Made from the roots of Piper methysticum, a plant originating on the Pacific Islands. The roots are dried or crushed into a powder and are traditionally consumed by drinking after mixing with water. Today, the substance is available in capsules, tablets, or tinctures. Psychoactive effects are caused by kavapyrones, also called kavalactones. [Source]
Traditionally brewed from the leaves of Salvia divinorum, this substance is now available to be ingested, smoked, or drank. The psychoactive ingredient is salvinorin A, a kappa opioid receptor agonist. [Source]
A distilled alcoholic beverage made of anise, fennel, and a type of wormwood called Artemisia abinthium, in combination with other herbs and flowers. The psychoactive chemical thujone is a GABA inhibitor and is introduced through the incorporation of wormwood. [Source]
Similar to cocaine, the leaves of the African shrub Catha edulis are used for stimulant and psychoactive purposes. Contains the psychoactive alkaloid cathinone. [Source]
How to Tell if Someone is Addicted to Psychoactives
Unfortunately, as the study indicates, countless people have begun to misuse psychoactive substances on a regular basis. Addiction is a progressive disease – this means that eventually, drug-seeking and drug-using behavior escalate over time.
As an individual’s condition worsens, you may notice certain signs of addiction to psychoactives. These include:
- Change in behavior – Someone using psychoactive drugs may seem “out of it” or have difficulty tracking with conversations. They may stop listening in the middle of conversations or have trouble remembering what you have asked them to do.
- Change in appearance – Those who are regularly using drugs may exhibit a haggard appearance; their personal hygiene becomes unimportant in the process of finding and taking psychoactive substances. If your loved one has recently lost or gained a significant amount of weight, this can also be an indication that something is wrong.
- Change in priorities – People in active addiction prioritize substance use over everything else. This means that chores, career responsibilities, social commitments, relationships, and hobbies will all fall by the wayside in favor of drug use.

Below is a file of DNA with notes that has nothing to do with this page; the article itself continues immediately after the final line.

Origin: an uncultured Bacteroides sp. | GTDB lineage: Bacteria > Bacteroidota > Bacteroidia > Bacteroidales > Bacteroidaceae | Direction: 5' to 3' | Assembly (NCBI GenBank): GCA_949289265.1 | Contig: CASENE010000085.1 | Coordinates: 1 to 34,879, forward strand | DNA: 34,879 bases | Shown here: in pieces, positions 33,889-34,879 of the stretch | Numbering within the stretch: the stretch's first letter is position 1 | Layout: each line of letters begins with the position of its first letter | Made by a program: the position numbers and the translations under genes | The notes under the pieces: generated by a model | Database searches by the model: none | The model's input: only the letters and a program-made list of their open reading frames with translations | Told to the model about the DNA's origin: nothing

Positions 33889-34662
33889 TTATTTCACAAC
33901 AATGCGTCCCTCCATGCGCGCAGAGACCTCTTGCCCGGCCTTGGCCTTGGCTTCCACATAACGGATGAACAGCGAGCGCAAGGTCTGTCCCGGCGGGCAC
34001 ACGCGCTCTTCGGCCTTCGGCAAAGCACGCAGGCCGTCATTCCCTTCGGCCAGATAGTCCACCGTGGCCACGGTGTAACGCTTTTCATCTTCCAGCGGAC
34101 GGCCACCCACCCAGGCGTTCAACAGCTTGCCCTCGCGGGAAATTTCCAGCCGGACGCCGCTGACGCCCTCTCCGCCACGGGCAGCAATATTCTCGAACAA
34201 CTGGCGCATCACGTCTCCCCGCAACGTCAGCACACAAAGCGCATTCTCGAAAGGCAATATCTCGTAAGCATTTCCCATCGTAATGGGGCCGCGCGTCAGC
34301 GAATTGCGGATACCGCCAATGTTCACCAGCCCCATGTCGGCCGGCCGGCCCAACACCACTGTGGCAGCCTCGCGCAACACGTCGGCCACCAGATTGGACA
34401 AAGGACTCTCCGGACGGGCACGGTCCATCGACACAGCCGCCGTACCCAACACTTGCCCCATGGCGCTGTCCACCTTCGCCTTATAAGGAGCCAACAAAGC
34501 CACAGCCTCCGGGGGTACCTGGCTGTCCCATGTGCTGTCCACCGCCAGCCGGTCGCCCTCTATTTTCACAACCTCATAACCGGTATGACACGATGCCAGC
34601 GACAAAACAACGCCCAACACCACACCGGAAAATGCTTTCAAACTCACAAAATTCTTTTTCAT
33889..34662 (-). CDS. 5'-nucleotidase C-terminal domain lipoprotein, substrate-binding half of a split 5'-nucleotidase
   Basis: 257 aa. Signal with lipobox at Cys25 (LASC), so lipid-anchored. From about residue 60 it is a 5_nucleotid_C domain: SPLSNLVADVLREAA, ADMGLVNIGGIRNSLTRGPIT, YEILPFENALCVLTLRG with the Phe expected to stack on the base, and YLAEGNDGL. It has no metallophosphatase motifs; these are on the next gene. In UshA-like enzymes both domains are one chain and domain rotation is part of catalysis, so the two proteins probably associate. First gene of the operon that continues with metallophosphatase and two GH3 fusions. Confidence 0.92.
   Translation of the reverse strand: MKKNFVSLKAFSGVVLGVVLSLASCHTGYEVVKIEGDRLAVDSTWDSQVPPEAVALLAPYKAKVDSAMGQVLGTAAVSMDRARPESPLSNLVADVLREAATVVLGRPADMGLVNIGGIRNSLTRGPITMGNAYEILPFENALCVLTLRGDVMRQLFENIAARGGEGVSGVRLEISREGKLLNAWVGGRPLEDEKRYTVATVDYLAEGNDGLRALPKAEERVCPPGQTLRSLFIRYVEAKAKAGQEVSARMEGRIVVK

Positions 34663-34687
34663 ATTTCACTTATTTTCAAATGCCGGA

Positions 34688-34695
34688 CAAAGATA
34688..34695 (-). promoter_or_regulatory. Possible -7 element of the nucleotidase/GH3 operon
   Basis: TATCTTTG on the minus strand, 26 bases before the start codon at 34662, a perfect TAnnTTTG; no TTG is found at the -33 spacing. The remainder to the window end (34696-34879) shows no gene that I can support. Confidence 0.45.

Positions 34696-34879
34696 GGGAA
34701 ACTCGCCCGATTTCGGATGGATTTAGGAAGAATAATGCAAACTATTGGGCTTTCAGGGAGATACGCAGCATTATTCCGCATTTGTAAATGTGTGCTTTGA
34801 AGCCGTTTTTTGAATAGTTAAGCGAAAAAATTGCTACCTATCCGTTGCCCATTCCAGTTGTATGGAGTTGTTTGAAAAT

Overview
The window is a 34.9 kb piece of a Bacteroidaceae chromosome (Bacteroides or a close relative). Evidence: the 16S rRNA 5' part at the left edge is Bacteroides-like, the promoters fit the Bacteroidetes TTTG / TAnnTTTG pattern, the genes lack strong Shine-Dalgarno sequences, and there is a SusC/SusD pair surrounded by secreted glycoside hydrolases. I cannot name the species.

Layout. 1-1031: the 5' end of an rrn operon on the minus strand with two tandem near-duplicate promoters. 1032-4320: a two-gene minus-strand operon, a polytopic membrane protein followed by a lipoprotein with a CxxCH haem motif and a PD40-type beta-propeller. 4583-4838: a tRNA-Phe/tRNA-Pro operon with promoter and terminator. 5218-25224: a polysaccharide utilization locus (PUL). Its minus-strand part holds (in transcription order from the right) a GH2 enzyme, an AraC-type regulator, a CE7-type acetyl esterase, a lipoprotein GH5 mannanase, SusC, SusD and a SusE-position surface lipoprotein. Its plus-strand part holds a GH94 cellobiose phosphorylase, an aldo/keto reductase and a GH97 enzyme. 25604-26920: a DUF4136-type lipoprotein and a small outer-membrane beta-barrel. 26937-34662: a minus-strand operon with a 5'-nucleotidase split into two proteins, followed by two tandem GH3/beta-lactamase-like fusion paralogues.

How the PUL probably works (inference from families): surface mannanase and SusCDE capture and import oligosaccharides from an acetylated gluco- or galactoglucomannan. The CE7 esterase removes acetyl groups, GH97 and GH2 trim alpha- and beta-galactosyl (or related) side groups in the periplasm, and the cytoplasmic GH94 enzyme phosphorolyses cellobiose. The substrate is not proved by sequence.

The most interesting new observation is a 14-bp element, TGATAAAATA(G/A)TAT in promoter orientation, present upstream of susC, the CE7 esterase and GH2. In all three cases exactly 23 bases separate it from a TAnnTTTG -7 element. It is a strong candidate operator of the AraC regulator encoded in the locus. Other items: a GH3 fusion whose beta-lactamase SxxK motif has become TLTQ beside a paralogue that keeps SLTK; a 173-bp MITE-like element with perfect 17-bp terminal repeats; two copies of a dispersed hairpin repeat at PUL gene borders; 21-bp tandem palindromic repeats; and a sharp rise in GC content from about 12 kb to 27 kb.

- Financial difficulties – Individuals who are addicted to drugs may suddenly seem to be short on cash or “forget” to pay their bills. They may ask friends or family members to aid them financially, even when this is very out of character. You should also be on the lookout for random cash withdrawals from ATMs or suspicious online purchases.
If you have observed any of these symptoms, it is time to seek help.
Psychoactive Drug Addiction Treatment
Professional addiction treatment incorporates behavioral, physical, social, and emotional changes to one’s lifestyle. After an individual is physically stabilized and all traces of the substance have been removed from the body, the emotional and mental work of treatment can begin.
By utilizing medication management and therapeutic intervention services, individuals work through the factors fueling their substance use. Behavioral therapies like CBT (cognitive behavioral therapy) help people to cope with cravings, avoid drugs, and change self-destructive attitudes. Group sessions create an environment of camaraderie and support, ensuring that no one feels alone in their journey to recovery. Through a combination of 12-Step curriculum and evidence-based practices, individuals can begin to get their lives back.
At Beach House, we help individuals to find freedom from their history of drug addiction. Our flexible detox and treatment programs span time periods from seven to 60 days, depending on your unique situation and needs. Call us at (877) 419-3281 or contact us online for more information.